What to Know About Migraine Brain Fog

Medically Reviewed By Deena Kuruvilla, MD

When experiencing a migraine episode, you may feel like you’re not thinking or talking as clearly as you usually would. You may also have trouble remembering things. This is often referred to as “brain fog,” a temporary cognitive impairment that can occur with a migraine attack. A migraine attack may occur in as many as four phases. Your “brain fog” may be worse during some parts of an episode than others.

This article explains the signs and symptoms of migraine brain fog and how it may manifest before, during, and after a migraine episode.

Signs and symptoms of brain fog

A woman sitting at a desk and holding her fingertips to her temples
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If you experience “brain fog” during a migraine episode, you may:

  • feel confused
  • have difficulty learning or remembering
  • have difficulty paying attention
  • have trouble speaking or reading

These signs and symptoms are temporary, and researchers have not found any evidence to suggest that they lead to a higher risk for long-term cognitive decline.

Brain fog may be worse during some parts of a migraine attack than others. Migraine attacks can occur Trusted Source PubMed Central Highly respected database from the National Institutes of Health Go to source in four phases, though not everyone experiences all of them.

Prodrome phase

Up to 2 days Trusted Source PubMed Central Highly respected database from the National Institutes of Health Go to source before a migraine episode starts, you may have cognitive signs and symptoms during what is called the prodrome phase. You may experience mood changes, trouble concentrating, or difficulty reading or speaking.

Learn more about symptoms you may experience during the prodrome phase.

Aura phase

The aura phase of a migraine episode can cause visual or other sensory disturbances in addition to brain fog. According to the American Migraine Foundation (AMF), this phase often lasts a few minutes to an hour and includes seeing flashing lights or dots, having blind spots, or being hypersensitive to smells and sounds.

During the aura phase, you may also feel confused, weak, or dizzy, or have trouble speaking. This could also be called “brain fog.”

Many people will develop throbbing pain afterward, though it’s possible to have the aura and not develop the headache.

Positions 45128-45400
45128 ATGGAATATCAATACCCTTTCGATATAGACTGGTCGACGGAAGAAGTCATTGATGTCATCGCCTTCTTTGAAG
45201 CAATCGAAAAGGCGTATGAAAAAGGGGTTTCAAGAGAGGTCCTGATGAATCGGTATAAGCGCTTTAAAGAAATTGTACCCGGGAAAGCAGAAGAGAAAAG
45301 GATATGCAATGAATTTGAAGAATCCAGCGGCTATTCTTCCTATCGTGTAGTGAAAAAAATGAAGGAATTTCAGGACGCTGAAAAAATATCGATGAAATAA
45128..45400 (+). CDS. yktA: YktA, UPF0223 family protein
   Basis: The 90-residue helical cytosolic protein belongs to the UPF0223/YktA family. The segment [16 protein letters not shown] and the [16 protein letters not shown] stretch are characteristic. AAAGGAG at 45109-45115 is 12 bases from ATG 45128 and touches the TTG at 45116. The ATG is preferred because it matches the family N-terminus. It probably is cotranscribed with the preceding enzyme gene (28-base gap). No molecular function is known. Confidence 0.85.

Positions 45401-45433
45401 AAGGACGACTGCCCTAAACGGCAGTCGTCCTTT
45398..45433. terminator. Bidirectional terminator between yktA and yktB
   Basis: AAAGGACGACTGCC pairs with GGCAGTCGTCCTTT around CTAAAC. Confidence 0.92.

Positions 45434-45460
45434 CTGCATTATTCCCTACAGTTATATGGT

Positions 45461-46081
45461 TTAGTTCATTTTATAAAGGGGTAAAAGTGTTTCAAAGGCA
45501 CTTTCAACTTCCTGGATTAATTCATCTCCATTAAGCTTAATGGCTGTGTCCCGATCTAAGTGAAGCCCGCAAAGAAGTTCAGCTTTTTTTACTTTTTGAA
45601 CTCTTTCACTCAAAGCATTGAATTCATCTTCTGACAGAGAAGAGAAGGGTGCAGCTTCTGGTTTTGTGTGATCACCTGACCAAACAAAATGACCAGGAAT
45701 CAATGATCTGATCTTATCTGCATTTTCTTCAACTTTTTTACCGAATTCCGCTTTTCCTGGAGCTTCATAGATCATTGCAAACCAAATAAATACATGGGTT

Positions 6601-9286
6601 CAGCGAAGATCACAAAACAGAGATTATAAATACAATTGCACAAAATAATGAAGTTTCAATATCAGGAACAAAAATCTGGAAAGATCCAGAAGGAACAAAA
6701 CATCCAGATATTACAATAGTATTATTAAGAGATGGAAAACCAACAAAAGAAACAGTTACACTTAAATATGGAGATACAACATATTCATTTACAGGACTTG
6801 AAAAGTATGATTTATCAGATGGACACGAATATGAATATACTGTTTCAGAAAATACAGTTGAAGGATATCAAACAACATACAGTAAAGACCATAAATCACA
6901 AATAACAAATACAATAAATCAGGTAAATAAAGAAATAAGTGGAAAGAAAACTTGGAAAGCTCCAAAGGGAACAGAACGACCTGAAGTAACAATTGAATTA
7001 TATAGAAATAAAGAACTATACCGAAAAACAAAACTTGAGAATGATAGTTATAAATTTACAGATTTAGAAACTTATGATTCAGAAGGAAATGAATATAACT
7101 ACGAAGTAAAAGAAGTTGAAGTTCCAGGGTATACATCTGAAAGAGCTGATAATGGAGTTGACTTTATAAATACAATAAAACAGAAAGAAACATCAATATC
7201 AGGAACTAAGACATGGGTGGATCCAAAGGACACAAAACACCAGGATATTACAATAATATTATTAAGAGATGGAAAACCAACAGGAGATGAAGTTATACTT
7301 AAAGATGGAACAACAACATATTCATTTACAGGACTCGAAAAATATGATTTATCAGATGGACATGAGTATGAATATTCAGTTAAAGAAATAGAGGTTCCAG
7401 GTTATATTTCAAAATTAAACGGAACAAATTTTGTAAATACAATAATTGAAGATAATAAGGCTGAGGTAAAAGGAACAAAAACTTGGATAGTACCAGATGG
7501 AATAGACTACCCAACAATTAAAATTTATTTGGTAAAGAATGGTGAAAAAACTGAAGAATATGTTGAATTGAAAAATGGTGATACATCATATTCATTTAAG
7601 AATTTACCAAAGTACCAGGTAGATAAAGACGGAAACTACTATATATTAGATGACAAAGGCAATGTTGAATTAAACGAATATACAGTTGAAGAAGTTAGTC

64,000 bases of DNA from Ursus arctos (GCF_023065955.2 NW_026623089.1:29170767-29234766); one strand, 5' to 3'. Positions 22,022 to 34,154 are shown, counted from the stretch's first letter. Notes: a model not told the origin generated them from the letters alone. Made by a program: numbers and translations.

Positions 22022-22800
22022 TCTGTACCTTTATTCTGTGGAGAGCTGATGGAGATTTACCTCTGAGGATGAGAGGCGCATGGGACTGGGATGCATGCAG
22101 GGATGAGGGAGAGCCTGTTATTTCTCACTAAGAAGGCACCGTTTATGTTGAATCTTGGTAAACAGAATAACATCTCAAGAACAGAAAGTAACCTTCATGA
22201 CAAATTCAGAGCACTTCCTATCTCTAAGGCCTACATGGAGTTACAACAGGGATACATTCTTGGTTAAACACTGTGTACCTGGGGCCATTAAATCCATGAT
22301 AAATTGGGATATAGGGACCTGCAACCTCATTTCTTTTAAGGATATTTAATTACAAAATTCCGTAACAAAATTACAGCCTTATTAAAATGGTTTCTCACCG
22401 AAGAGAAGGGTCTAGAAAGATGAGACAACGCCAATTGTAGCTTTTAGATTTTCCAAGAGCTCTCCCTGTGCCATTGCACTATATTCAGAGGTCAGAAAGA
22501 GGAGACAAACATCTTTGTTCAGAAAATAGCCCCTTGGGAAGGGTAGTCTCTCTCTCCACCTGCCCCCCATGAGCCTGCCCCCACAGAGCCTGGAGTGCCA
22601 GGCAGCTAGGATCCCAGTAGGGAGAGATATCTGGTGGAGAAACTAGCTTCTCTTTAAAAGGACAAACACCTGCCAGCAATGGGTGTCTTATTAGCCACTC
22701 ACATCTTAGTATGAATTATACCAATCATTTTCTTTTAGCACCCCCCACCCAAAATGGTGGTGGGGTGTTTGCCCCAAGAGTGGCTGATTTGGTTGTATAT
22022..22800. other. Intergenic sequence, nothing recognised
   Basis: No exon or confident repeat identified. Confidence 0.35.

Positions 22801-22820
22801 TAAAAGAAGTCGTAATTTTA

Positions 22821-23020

Learn more about migraine aura symptoms.

Headache phase

The headache phase of a migraine attack is characterized by pulsing or throbbing pain, usually on one side of your head.

A 2018 review Trusted Source PubMed Central Highly respected database from the National Institutes of Health Go to source of several studies found that cognitive symptoms were often reported during the headache phase, including:

  • reasoning or cognitive processing difficulties
  • impaired ability to pay attention
  • difficulty talking or the inability to talk
  • reading or writing difficulties

This phase can last anywhere from hours to days Trusted Source PubMed Central Highly respected database from the National Institutes of Health Go to source and may involve other symptoms such as nausea and vomiting.

Learn more about the difference between headache and migraine.

Postdrome phase

In the phase following a migraine episode, which is called the postdrome phase, you may feel exhausted and irritable. Some people describe it as feeling “wiped out” or “hung over.” You may also continue to feel confused or have difficulty concentrating.

It may be difficult to function well for a little while after a migraine. However, the symptoms should disappear within a day or so, and your brain fog should lift.

Learn more about how long a migraine episode can last.

Managing migraine brain fog

It may be possible to prevent or lessen the severity of migraine brain fog. According to the AMF, taking medications or engaging in other therapies, such as avoiding triggers, may stop the progression of the migraine episode and relieve symptoms.

For people who experience migraine attacks, there are two main types Trusted Source PubMed Central Highly respected database from the National Institutes of Health Go to source of treatments available:

  • Acute treatment: Also called abortive treatment, this involves taking steps to halt migraine progression once it has begun. Your doctor may recommend nonsteroidal anti-inflammatory drugs (NSAIDs), prescription medications such as triptans, or procedures such as transcutaneous supraorbital nerve stimulation.
  • Preventive treatment: Certain treatments may help reduce the frequency of migraine episodes. This may involve taking medications such as beta-blockers or antidepressants and avoiding triggers whenever possible.

Learn more about migraine prevention and treatment.


The term “brain fog” refers to cognitive impairment that can occur during a migraine attack. Some people may experience difficulty reading, speaking, thinking, or concentrating.

The earlier you can recognize the onset of a migraine, the better. Early treatment may shorten the duration of the episode and get you back to being pain-free and thinking clearly.

If you are experiencing severe headaches, whether or not you have “brain fog” along with them, talk with your doctor. They can help you develop a treatment plan.

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Medical Reviewer: Deena Kuruvilla, MD
Last Review Date: 2023 May 15
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